non-biting midge

(Demeijerea brachialis)

               
Conservation Status

IUCN Red List

not listed

non-biting midge (Demeijerea brachialis)

NatureServe

not listed

Minnesota

not listed

Occurrence

Uncommon

Flight/Season

May to August

Habitat

 

Size

Wing length: (3.6 mm)

Photo by Alfredo Colon
 
Identification

Demeijerea brachialis is a small non-biting midge. It occurs in the United States and southern Canada. Based on the scarcity and wide distribution of recorded sightings, it is undoubtedly underreported, probably due to its small size and similarity in appearance to many closely related species.

The head is small and brown. The mouth parts are short and brown. The sensory appendages (palps) on the mouth have 4 segments. There are two large compound and no simple eyes (ocelli). On the upper part of the face (frons), there is a pair of minute, almost spherical bumps (tubercles) in the middle. The antennae on the male are brown and have eleven segments. The first 10 segments are very short. The last segment is very long and feather-like (plumose), with long, light brownish-yellow (ocher) hairs. The basal segment is ocher, the remainder is blackish-brown. The second and third segments are fused together, and there is a broad constriction between them that suggests a joint. On the female the antennae are shorter. They have just 5 or 6 segments, and are not plumose.

The thorax is shiny blackish-brown. It is gradually narrowed toward the center. There is a broad or very broad notch and a row of hairs in the middle.

The abdomen is yellow or light green, long, and cylindrical. Segments 2 through 5 always have a narrow brownish-black band at the base. Segment 2 is often completely brownish-black, segments 3 to 5 are sometimes partially or completely brownish-black. The segments beyond segment 5 are always completely brownish-black. Segments 3 through 6 do not have a scar-like impression at the middle of the base.

The wings are long narrow, and iridescent. They are held over the body when at rest. They do not have long hairs on the surface. The basal third is tinted yellow, there is a diffuse brown cloud in the middle third, and the remainder is clear. The wing veins are yellow at the basal third of the wing, brown beyond. There is no cross vein (m-cu) between the media vein (M) and the cubitus vein (cu). The cross vein (r-m) between the last radial vein (R4+5) and M, is at a distinct oblique angle to R4+5. The cu vein forks below or slightly beyond r-m. The distance between R4+5 and the wingtip is equal to the distance between M and the wingtip. The ends of R1 and R2+3 are slightly but distinctly separated, not joined at the wingtip.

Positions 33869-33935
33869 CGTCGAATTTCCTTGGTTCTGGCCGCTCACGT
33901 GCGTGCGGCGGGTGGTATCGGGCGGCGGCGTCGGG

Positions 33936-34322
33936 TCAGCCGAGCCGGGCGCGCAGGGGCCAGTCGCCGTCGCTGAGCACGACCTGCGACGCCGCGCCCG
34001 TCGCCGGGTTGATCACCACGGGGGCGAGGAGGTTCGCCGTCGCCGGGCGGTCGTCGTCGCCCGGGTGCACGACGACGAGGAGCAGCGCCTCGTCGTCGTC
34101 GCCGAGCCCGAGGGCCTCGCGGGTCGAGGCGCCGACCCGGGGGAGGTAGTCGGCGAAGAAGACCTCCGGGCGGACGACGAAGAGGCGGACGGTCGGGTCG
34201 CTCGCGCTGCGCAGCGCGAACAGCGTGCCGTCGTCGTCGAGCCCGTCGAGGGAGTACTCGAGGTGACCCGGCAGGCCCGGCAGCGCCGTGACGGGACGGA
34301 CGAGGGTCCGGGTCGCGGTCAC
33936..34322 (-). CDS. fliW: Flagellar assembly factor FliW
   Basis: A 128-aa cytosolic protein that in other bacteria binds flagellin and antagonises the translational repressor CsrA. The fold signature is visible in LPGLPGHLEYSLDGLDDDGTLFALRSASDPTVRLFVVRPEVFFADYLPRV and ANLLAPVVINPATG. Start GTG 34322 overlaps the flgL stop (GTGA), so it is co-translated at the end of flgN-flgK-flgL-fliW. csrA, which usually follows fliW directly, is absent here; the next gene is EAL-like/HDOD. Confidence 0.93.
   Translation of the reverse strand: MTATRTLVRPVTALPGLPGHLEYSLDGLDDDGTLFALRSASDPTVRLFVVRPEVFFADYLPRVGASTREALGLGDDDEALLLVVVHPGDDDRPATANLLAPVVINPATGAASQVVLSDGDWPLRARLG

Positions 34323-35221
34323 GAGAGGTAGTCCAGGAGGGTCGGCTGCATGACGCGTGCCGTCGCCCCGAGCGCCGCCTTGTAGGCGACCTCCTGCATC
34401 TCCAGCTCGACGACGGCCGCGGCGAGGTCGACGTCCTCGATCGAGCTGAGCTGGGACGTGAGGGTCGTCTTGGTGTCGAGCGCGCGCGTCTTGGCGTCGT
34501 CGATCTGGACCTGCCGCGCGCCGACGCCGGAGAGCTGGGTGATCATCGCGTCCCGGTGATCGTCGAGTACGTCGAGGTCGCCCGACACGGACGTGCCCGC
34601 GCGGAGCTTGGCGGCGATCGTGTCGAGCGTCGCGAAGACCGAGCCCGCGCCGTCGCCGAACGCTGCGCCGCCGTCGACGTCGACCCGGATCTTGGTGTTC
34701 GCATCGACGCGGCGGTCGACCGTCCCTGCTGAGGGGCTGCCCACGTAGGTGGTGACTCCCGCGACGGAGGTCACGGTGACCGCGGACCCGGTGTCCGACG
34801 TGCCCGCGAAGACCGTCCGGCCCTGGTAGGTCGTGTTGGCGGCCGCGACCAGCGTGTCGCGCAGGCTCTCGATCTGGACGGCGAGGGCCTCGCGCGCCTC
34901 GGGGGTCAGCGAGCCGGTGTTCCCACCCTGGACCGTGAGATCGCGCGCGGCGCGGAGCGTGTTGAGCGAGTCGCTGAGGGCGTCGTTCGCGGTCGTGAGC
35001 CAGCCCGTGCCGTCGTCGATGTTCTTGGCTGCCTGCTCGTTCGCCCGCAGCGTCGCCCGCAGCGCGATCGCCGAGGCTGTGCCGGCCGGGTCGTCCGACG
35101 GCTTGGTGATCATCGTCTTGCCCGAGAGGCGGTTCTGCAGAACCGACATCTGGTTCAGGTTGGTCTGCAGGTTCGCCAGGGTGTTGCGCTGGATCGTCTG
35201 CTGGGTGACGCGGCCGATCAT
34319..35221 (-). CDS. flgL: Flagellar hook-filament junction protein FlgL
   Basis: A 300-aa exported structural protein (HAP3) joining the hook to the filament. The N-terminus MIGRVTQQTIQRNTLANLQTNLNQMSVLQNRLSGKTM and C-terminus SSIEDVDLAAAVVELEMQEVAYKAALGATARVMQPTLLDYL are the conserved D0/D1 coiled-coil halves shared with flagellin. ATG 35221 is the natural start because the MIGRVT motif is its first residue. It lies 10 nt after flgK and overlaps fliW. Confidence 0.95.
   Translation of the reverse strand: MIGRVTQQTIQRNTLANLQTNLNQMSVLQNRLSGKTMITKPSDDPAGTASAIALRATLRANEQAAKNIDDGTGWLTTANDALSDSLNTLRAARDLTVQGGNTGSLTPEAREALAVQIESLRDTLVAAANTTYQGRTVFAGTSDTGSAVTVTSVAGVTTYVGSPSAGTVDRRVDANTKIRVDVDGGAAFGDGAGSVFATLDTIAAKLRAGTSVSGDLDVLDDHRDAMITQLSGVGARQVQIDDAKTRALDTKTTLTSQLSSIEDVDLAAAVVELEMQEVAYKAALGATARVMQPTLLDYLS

The legs are long, slender, and mostly ocher. The base of the first segment (coxa), the tips of the third segment (femur) and fourth segment (tibia), and the segments of last part of the leg (tarsus), corresponding to the foot, are brown. The tibia on the front leg is dark brown. At the tip there is a low, rounded scale which projects slightly beyond a similar scale on the other side. The tibia on the middle and hind legs have spurs that are modified into combs. The combs are broadly triangular, similar in shape, and separated by a distinct notch. On the middle tibia each comb has a single spine. The tarsus has five segments. The first segment is usually longer than the tibia. On the front leg the first segment is dark brown except for the basal third, which is whitish or ocher. The tarsus on the front leg has a dense beard which is longer on the outer side than the inner side. The last two segments of the tarsus on the middle and hind legs are dark brown.

 
Similar
Species

 

 
Larval Food

 

 
Adult Food

 

 
Life Cycle

 

 
Behavior

 

 
Distribution Distribution Map  

Sources: 24, 29, 30, 82, 83.

 
Comments

 

 
Taxonomy

Order:

Diptera (gnats, mosquitoes, true flies)

 

Suborder:

Nematocera (long-horned flies)

 

Infraorder:

Culicomorpha (mosquitoes and midges)

 

Superfamily:

Chironomoidea

 

Family:

Chironomidae (non-biting midges)

 

Subfamily:

Chironominae

 

Tribe:

Chironomini

 

No taxon:

(Chironomus group)

 

Genus:

Demeijerea

 
Synonyms

Chironomus brachialis

 
Common
Names

This species has no common name. The common name for the family is non-biting midges, and is applied here for convenience.

 

 

 

 

 

Glossary

Femur

On insects and arachnids, the third, largest, most robust segment of the leg, coming immediately before the tibia. On humans, the thigh bone.

 

Frons

The upper part of an insect’s face, roughly corresponding to the forehead.

 

Ocellus

Simple eye; an eye with a single lens. Plural: ocelli.

 

Palp

Short for pedipalp. A segmented, finger-like process of an arthropod; one is attached to each maxilla and two are attached to the labium. They function as sense organs in spiders and insects, and as weapons in scorpions. Plural: palpi or palps.

 

Tarsus

On insects, the last two to five subdivisions of the leg, attached to the tibia; the foot. On spiders, the last segment of the leg. Plural: tarsi.

 

Tibia

The fourth segment of an insect leg, after the femur and before the tarsus (foot). The fifth segment of a spider leg or palp.

 

Tubercle

On plants and animals: a small, rounded, raised projection on the surface. On slugs: raised areas of skin between grooves covering the body.

 

 

 

 

 

       
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Alfredo Colon
       
  non-biting midge (Demeijerea brachialis)    
       
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Alfredo Colon
8/13/2019

Location: Woodbury, MN

non-biting midge (Demeijerea brachialis)


     
     
 
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Created: 11/29/2020

Last Updated:

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